Insured Plan Nondiscrimination
Fully-insured, non-grandfathered health plans may not discriminate in favor of highly compensated individuals. (Self-funded health plans are subject to similar nondiscrimination rules, whether grandfathered or non-grandfathered.) This provision may require plan sponsors of insured plans to perform annual nondiscrimination testing.
ACA imposes this requirement for plan years beginning on or after September 23, 2010. However, the IRS delayed enforcement of this provision until after regulations are published.
Note: The nondiscrimination rules only apply to certain types of health plans, such as major medical insurance. They do not apply to HIPAA excepted benefits, such as disability, cancer, hospital indemnity, or accident insurance. Click here for more information about the types of benefits that are exempt from the ACA plan design mandates.
Insured Plan Nondiscrimination Hot Topics & FAQs
- Is the new nondiscrimination rule the same as the one that was in effect for self-funded plans prior to enactment of ACA?
Answer: The rule for insured plans is expected to be similar but is not the same as the rule for self-funded plans. Self-funded health plans are subject to the nondiscrimination rule in Internal Revenue Code (Code) section 105(h). ACA directs the federal agencies such as the Department of Treasury to adopt a rule similar to Code section 105(h) that will apply to fully-insured plans. Therefore, the rules are likely to be similar but not exactly the same.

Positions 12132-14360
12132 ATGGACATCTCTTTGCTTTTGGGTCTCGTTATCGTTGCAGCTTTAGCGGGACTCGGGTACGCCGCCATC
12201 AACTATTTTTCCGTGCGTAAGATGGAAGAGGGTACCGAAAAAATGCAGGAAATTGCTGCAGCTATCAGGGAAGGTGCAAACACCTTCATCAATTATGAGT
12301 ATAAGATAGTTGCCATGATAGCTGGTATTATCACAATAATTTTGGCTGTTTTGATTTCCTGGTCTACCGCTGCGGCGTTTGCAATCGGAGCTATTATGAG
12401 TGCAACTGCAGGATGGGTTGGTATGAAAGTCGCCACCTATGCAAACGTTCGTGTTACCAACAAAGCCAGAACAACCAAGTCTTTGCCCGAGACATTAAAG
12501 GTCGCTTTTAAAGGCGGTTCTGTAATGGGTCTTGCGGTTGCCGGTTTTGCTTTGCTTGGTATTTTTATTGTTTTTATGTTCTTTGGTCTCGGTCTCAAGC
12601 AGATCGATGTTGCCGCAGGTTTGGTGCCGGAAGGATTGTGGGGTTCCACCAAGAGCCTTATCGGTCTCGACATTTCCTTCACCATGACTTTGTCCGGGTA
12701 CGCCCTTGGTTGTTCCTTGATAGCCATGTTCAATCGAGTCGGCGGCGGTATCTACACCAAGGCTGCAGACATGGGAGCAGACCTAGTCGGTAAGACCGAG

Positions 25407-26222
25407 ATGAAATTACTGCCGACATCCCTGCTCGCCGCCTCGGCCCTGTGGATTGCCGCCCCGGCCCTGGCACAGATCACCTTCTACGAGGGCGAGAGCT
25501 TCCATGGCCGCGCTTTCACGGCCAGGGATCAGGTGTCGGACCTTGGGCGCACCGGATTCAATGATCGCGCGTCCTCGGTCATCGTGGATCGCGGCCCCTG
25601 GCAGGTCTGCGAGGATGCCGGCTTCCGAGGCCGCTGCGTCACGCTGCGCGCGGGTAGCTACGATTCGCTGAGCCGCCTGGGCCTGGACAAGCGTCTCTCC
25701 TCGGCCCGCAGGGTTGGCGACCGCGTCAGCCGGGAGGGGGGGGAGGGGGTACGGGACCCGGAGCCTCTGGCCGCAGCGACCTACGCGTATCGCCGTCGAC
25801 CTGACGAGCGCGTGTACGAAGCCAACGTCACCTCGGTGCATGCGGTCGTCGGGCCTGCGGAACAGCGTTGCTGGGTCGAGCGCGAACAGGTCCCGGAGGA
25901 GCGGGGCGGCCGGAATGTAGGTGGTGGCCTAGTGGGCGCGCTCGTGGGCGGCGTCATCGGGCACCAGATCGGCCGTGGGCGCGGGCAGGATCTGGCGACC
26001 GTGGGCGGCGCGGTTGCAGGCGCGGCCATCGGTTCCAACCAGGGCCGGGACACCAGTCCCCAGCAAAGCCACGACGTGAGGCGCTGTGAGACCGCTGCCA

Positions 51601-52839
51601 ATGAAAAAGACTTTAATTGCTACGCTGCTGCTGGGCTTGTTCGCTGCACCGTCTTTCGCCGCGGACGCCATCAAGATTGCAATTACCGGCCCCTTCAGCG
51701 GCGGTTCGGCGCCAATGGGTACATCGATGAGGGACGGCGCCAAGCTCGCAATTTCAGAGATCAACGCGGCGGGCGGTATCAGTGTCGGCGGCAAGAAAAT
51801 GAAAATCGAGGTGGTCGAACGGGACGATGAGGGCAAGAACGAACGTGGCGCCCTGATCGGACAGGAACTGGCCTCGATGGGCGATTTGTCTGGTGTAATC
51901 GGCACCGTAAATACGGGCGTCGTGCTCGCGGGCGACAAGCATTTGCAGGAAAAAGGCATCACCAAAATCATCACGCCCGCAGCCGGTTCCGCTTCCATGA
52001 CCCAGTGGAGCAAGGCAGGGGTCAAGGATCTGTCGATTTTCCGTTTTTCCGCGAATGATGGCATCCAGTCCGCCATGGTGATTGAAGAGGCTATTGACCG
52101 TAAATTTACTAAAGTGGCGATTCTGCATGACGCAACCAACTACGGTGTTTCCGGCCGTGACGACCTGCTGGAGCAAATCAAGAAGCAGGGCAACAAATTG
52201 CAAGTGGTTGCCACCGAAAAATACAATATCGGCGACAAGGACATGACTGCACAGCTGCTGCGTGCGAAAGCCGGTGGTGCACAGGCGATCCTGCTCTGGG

One key difference is the penalty. If a self-funded plan is found to be discriminatory, the consequence is that benefits will be treated as income for the impacted highly compensated individuals. Under the new provision applicable to insured plans, the penalty is $100 per non-highly compensated person per day that the plan does not comply with the rule.
- Does a grandfathered executive health plan violate the nondiscrimination requirements?
Answer: No, so long as a plan that was providing benefits on March 23, 2010 maintains its grandfathered status, it is not subject to the new nondiscrimination rules. An executive health plan that is designed to benefit only highly compensated individuals is very likely to run afoul of the nondiscrimination requirements unless it maintains grandfathered status. Therefore, the employer sponsoring such a plan may want to take care not to make changes that would jeopardize grandfathered status.
American Fidelity Assurance Company does not provide tax or legal advice.